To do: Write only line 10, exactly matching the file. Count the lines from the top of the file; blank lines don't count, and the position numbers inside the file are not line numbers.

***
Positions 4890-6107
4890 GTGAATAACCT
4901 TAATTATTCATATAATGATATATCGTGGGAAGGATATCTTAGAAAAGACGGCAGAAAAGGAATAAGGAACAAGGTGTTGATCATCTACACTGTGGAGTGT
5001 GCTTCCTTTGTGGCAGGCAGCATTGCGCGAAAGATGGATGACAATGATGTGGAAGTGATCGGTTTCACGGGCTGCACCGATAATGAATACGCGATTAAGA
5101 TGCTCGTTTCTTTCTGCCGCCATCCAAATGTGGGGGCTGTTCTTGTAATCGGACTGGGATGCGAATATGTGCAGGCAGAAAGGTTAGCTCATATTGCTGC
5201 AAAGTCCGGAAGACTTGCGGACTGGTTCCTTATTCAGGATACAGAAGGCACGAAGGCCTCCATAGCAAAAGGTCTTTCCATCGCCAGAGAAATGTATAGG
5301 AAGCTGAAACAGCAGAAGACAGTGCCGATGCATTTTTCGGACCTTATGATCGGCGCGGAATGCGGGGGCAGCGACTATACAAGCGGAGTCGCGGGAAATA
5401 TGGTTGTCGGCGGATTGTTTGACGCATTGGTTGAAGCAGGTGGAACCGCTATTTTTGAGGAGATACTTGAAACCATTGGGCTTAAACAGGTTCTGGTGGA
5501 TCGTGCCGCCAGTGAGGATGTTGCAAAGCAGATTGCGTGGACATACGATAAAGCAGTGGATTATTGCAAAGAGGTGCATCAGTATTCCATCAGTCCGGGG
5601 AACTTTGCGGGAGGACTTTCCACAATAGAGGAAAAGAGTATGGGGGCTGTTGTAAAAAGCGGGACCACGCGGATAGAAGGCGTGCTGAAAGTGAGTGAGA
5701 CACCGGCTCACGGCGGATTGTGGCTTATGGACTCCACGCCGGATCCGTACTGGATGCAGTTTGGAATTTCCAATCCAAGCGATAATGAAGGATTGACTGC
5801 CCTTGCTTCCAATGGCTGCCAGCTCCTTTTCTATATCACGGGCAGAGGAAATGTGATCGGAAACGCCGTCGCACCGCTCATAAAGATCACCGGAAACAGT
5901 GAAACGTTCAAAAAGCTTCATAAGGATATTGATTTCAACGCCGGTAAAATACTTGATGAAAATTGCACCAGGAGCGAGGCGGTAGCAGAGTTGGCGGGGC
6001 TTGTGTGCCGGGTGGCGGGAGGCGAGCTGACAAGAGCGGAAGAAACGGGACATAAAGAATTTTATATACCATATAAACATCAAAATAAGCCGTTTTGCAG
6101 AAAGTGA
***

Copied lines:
5601 AACTTTGCGGGAGGACTTTCCACAATAGAGGAAAAGAGTATGGGGGCTGTTGTAAAAAGCGGGACCACGCGGATAGAAGGCGTGCTGAAAGTGAGTGAGA